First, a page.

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The Pale Blue Eye review (2023) – Christian Bale shines in new horror

Christian Bale and Harry Melling take the full gothic spotlight in Netflix's new historical thriller and murder mystery, The Pale Blue Eye

The Pale Blue Eye review: Christian Bale as the detective by candle light

Our Verdict

The Pale Blue Eye has stunning visuals and talented performances; however, its script feels a touch too safe.

Directed by Scott Cooper, The Pale Blue Eye is a period piece filled with gothic sensibilities and some grisly murders. Starring the likes of Christian Bale and Harry Melling, the thriller movie, on paper, ticks all the boxes of a stylish murder mystery. However, once the eye-catching gothy aesthetic wears off and we become used to the novelty of the time period – does the detective movie stand out from the pack?

Set in 1830 in West Point, New York, the reclusive detective Augustus Landor (Christian Bale) is hired by the United States Military Academy after one of its cadets ends up dead with his heart mysteriously missing from his chest. With the help of another young cadet at the academy – Edgar Allan Poe (Harry Melling) – Landor must uncover clues, conspiracies, and solve the case before the institute’s reputation goes down the drain.

Much like the work of the gothic writer Poe in the movie, this linear story becomes dark and layered fast. With its introduction of dirty Academy secrets, Edgar’s love interest Lea (Lucy Boynton) being tied to the murder victim, and even hints of the occult, The Pale Blue Eye has an admittedly fun and dramatic script. But ultimately, its story isn’t its winning factor.

With eerily serene landscapes, and talented emotive performers blinding our senses constantly, Cooper has demonstrated his eye for visuals and crafting atmosphere – be that through his stars or his painting-like cinematography. The Pale Blue Eye delivers the gothic aesthetic that you’d expect a story featuring Edgar Allen Poe to have.

The barren and still shots of 1830 America feel existential, and as the snow falls, the anticipation of death lingers on the screen. All these elements weave into a single moody net: capturing our attention and creating a propelling sense of foreboding as the characters hunt for their killer.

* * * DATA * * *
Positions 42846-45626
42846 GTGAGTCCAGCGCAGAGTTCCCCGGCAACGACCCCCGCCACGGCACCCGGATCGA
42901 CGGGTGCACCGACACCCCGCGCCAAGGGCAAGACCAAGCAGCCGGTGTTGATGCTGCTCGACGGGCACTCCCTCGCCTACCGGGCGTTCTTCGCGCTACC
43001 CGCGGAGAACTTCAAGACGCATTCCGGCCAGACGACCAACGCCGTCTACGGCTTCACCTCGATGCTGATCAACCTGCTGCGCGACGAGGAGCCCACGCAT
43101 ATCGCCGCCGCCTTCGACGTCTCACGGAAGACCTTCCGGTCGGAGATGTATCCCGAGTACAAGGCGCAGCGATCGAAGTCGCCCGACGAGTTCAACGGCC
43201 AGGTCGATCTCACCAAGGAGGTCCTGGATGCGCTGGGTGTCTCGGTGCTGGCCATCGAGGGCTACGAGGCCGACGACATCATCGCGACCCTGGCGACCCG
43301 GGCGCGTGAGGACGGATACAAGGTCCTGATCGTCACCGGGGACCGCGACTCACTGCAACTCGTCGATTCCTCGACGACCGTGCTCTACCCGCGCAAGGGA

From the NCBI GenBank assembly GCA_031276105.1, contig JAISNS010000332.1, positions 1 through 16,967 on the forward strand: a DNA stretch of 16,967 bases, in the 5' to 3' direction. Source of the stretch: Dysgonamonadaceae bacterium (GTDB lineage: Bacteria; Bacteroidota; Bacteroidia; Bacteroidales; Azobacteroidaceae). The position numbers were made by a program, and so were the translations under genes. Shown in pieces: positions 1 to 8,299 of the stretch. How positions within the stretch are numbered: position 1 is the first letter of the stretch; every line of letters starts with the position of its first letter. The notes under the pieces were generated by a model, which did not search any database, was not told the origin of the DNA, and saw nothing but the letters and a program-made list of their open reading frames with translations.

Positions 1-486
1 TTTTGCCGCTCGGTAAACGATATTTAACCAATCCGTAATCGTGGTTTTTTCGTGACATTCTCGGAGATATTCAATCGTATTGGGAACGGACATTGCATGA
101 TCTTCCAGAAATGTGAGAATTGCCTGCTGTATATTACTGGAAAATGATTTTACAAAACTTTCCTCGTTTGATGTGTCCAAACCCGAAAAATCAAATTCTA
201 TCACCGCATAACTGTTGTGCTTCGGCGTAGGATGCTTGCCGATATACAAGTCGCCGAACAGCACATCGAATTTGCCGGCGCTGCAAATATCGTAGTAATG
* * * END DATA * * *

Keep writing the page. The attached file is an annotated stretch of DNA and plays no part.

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However, despite Cooper‘s great eye for visuals, The Pale Blue Eye is let down by its script. Whodunnits, while enjoyable, tend to be predictable thanks to the influx of recent movies such as Knives Out 2, and TV series such as Only Murderers in The Building. With audiences familiar with all the genre tropes and constantly searching for a red herring, filmmakers have an uphill battle in keeping us surprised with this genre – and The Pale Blue Eye’s mystery simply doesn’t meet our high expectations.

The mystery is predictable, and the horror movie’s twists and turns – despite sometimes being outlandish and bordering on supernatural – never induce gasps. The problem of predictability also filters into some of the characters’ backstories. An example of this would be when we learn the fate of Landor’s daughter haunting his dreams, as well as the dark past of the Military Academy itself. While making sure no threads are left untied, the story never strays far from convention.

The Pale Blue Eye review: Landor at the murder scene

The Pale Blue Eye is a passionate movie. We feel the pain of the characters with their monologues. We sympathise with the biting cold of the cinematography. But, we never feel the suspense that its script should inspire. Saying all of that, a predictable mystery doesn’t mean that the murder case’s unravelling isn’t enjoyable. The Pale Blue Eye, despite its main premise lacking in certain areas, is still entertaining.

As mentioned above, the stellar acting from all the cast members is effective and drives you to invest in each of their fates and feelings. Melling as Poe is especially striking, as he perfectly captures the essence of a shunned genius looking for love and acceptance – be that romantically through his relationship with Lea or fatherly with Bale’s Landor.

The Pale Blue Eye review: Edgar Allan Poe and Landor sharing a drink

Similarly, Bale captures the tortured and reserved Landor with ease, offering a layered character study of a genius trapped by the past and a downfall of his own making. With this in mind, even though audiences may be able to guess all the big revelations in the film – you still won’t regret watching it.

The Pale Blue Eye is beautiful, and its script coherent and clean. While its story may not inspire a second watch, it is a film that relishes in its tone, atmosphere and aesthetics – to the point that you can’t help but admire Cooper and the cast’s dedication.

The Pale Blue Eye is available to watch on Netflix from January 6. For more new movies, here is our guide to 2023 movies that we can’t wait to see.